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Slow sales

[At Left] Donna Clarke and Charika Pilgrim of Rika’s displaying the food that they had on sale.

[At Left] Donna Clarke and Charika Pilgrim of Rika’s displaying the food that they had on sale.

The massive crowd at yesterday’s Soca Royale did not equal to large sales for food vendors.

Most of them who spoke to Barbados TODAY after the Sweet Soca competition was in full swing, reported slow or non existent sales.

Cinderella said sarcastically that she was “very happy” with her sales and displayed the variety of food she and her business partner prepared which was still untouched along with a cooler full of cold drinks.

The loss that they incurred has deterred her from wanting to continue selling next year.

“I will drink my own drinks and eat my own food,” she stated.

Jacqueline Burke who spoke to the team about 30 minutes into the first competition said that sales were slow for most of the day did mention that they should pick up for the remainder of the day.

“Last year was better at this time than this year. I find that the crowd is coming in later so hopefully it will pick up. Also because of the economic down turn people are trying to save and are bringing in their own food and drinks,” she said. Nadia Ellis of Three Queens Delight, who was very enthusiastic to speak to this newspaper, stated that things were slow but they were picking up and noted she was not discouraged. This was first year selling at the St. Philip venue and she plans to return for next year’s Soca Royale.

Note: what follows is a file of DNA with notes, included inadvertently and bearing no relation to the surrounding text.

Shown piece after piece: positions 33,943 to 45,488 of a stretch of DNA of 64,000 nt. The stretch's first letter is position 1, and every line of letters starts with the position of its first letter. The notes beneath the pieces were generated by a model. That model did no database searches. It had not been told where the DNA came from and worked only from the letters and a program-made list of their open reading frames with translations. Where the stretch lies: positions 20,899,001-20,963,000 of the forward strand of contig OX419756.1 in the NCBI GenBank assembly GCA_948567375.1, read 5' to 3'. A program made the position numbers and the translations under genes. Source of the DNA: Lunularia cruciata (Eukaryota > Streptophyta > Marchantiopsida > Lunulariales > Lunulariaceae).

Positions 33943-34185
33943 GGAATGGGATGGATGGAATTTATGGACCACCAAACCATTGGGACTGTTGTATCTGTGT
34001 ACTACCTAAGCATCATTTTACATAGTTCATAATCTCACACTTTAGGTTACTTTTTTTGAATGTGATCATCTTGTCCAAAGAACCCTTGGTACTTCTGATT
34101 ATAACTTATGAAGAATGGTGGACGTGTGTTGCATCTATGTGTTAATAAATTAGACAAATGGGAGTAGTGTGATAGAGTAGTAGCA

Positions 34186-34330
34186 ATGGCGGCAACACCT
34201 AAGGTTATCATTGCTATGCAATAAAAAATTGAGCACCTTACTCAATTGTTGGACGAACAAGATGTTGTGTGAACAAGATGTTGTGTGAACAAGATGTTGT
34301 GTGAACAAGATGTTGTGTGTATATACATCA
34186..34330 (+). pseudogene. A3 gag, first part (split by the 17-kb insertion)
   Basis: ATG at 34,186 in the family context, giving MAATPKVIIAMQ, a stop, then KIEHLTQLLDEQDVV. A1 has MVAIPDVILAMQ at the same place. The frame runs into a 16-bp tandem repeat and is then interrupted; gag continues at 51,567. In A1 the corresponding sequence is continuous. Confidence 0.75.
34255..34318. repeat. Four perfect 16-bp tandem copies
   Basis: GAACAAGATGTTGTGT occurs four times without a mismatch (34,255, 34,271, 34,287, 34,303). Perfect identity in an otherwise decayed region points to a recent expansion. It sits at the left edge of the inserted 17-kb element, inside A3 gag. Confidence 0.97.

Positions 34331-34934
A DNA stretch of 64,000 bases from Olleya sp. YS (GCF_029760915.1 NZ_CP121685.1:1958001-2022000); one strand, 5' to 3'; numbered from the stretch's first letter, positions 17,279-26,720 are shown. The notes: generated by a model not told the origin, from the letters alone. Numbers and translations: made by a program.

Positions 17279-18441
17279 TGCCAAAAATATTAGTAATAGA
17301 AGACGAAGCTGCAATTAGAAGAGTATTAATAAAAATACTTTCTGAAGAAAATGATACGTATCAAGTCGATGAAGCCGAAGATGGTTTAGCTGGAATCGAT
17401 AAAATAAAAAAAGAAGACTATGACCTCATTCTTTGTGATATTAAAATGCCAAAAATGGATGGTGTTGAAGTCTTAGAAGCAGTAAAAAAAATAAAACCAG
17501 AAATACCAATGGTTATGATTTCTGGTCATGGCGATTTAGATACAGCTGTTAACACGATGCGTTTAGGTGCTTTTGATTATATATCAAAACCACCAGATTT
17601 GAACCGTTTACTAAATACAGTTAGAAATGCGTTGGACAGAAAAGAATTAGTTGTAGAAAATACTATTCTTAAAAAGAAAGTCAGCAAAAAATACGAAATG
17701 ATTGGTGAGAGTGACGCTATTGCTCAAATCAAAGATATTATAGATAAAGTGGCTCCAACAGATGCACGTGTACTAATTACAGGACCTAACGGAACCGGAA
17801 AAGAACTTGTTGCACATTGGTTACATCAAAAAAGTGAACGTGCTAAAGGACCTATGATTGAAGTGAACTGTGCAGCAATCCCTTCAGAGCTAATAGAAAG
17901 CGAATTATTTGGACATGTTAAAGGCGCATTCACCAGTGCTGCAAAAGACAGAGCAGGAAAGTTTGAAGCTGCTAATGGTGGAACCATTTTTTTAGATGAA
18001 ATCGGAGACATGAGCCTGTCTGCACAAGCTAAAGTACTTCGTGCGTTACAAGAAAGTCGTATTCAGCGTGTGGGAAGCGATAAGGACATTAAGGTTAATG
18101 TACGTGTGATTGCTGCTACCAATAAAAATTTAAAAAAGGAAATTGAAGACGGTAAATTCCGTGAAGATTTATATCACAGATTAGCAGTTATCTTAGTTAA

Owner of Lana’s Wings and Tings, Maria Wiggins, said that things were not going too good for her.

“This is not like last year. I have not even made half of what I paid for this stall but you know what keeps me coming back? Because I love sales,” she said.

Donna Broomes and Shelly Headley of S and H Variety said that the morning was really slow for them although Broomes noted, “this year is better than last year because people are spending more with us than they were last year.”

Big G’s Enterprises, which was set up to the left of the stage had lots of patrons coming and going, but vendor of the stall Austin Yearwood said that things were slow compared to past year. Describing her sales as “just moderate” she said she found that in past years, they were much better.

“At this time in the evening you would have a lot of food being sold so we are just waiting to see how the evening would go because of this economic crisis people are not spending as much as they normally would have. People are cutting back significantly but I will be back because Crop-Over is my thing. Man I just love Crop-Over! Once I have health and strength in my body I will be back again next year in the name of the Lord,” Yearwood said. michronrobinson@barbadostoday. bb

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